But when freshman right-hander and utility player Erin Hoehn was struggling at the designated player spot, Tholl made a change. She traded Hoehn for freshman utility player Ava Costales, who immediately proved Tholl right (she homered in the first game after the trade) and went on to have six home runs and two hits on the season.

Even in his rare pinch-hitter usage, Tholl has shown time and time again that he has the instincts to make game-winning adjustments. Sophomore utility player Madi Ramey had just four at-bats on the year, with all outs, before Tholl replaced her in extra innings against Iowa on April 13. And the risk paid off: out of nowhere, Ramey pulled off a victory. career. Similarly, sophomore infielder Avery Fantucci had just two hits since February before her pinch-hit grand slam in Thursday’s win.

Tholl also led them through victories on Friday and Saturday, holding his own. He kept his ace, junior right-handed pitcher Lauren Derkowski, in the circle for all 348 of Michigan’s pitches in the conference tournament. By relying on his best player in the biggest moments, Tholl helped the Wolverines win a championship and Derkowski win Most Outstanding Player.

In a season so rigidly divided into two parts, the second-half surge can only be attributed to a coaching masterclass. Saturday’s Big Ten Tournament Championship is ultimately further confirmation of this season in which Tholl has proven his worth as a head coach.

He has returned Michigan to the top of the conference, where his hall of fame predecessor Carol Hutchins held it for so long, and he didn’t need Hutchins’ players to do it either. Despite it being only Tholl’s second year, only five of the fifteen players who played for the Wolverines in the Big Ten Tournament knew ‘Hutch’ as ​​their head coach.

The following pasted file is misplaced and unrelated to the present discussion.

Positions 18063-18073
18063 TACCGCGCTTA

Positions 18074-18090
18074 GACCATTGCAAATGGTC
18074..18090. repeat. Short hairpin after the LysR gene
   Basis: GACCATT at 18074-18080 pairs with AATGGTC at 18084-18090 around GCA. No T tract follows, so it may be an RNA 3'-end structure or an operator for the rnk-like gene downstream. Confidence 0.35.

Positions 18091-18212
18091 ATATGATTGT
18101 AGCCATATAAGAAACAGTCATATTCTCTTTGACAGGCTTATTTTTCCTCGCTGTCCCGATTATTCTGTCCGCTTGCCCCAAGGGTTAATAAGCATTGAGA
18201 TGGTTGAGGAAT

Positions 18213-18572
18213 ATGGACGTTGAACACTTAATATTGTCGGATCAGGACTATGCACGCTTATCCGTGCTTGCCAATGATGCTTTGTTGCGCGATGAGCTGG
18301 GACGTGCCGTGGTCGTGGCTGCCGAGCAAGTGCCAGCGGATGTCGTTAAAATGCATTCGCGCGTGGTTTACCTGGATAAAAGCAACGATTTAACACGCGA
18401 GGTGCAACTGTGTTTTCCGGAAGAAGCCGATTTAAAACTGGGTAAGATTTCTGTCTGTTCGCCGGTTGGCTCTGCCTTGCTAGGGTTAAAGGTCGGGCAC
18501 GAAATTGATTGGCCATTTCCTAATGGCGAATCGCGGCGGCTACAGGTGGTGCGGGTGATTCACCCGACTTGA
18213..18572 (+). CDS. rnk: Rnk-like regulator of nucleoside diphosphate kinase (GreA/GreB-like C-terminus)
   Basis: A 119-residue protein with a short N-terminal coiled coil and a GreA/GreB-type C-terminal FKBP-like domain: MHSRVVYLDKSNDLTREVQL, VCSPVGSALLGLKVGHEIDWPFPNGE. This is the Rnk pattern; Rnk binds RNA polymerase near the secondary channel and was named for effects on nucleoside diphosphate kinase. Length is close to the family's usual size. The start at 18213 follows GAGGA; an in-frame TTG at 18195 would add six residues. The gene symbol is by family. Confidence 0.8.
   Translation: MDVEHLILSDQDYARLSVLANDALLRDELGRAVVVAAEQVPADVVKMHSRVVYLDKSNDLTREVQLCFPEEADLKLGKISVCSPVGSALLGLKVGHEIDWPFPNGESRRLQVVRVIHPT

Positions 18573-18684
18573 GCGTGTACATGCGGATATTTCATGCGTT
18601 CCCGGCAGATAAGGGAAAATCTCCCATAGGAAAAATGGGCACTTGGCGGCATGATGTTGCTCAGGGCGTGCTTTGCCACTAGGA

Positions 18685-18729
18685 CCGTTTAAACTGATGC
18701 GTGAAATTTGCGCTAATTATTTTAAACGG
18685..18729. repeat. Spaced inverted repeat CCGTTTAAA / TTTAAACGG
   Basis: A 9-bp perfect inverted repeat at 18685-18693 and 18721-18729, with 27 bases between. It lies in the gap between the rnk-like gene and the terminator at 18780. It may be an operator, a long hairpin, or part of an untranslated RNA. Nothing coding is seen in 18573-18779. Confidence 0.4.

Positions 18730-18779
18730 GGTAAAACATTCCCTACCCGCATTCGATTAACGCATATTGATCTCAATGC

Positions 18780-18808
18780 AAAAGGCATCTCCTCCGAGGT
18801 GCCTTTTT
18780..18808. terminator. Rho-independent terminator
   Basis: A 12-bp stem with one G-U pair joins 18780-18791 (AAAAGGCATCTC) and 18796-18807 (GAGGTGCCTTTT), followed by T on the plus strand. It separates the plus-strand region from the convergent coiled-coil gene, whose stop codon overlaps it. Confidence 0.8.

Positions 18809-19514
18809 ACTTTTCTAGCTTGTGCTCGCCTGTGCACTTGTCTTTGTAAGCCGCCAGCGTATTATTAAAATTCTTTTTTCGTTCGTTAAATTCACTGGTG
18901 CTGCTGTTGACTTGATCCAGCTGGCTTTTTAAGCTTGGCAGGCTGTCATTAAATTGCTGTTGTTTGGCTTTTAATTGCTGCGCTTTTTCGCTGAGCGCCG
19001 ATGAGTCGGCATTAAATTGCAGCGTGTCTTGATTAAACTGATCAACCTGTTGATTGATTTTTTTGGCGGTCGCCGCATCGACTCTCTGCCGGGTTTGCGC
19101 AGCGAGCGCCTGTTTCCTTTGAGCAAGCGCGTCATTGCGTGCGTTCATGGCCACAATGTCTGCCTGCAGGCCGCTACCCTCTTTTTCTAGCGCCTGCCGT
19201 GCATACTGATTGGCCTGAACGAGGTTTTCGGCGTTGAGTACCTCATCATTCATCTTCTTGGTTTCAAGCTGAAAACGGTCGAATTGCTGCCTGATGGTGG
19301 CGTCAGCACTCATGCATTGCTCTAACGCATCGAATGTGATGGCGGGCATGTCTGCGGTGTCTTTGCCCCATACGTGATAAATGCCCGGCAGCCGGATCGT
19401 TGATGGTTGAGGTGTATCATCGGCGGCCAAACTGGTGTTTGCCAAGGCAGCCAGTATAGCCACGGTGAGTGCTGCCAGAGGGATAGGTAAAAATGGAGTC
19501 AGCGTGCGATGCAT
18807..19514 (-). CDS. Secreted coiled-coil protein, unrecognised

Not only has Tholl brought them another Big Ten Tournament Championship, but he has also created a team that can maintain this level of winning for years to come.

Michigan is already plagued with freshmen who have yet to reach their greatest potential. Two sophomores occupy the pivotal No. 2 and No. 3 spots in the batting order, and their freshman class, the first recruited entirely under Tholl’s reign, is already making significant contributions.

If Michigan’s sophomore class is early proof of Tholl’s ability to develop young talent, and if his instant-contributing freshmen say anything about his recruiting prowess, then the Wolverines aren’t going anywhere. in the short term.

And as Bonnie Tholl stood outside the dugout Saturday, enjoying her team’s celebration as the festivities continued, she had plenty of reasons to smile: not just pride in her team or even in herself for getting to this point this season, but because it is sustainable. and this probably won’t be her last championship. Tholl can smile because she has proven to be the right coach for Michigan, now and in the future.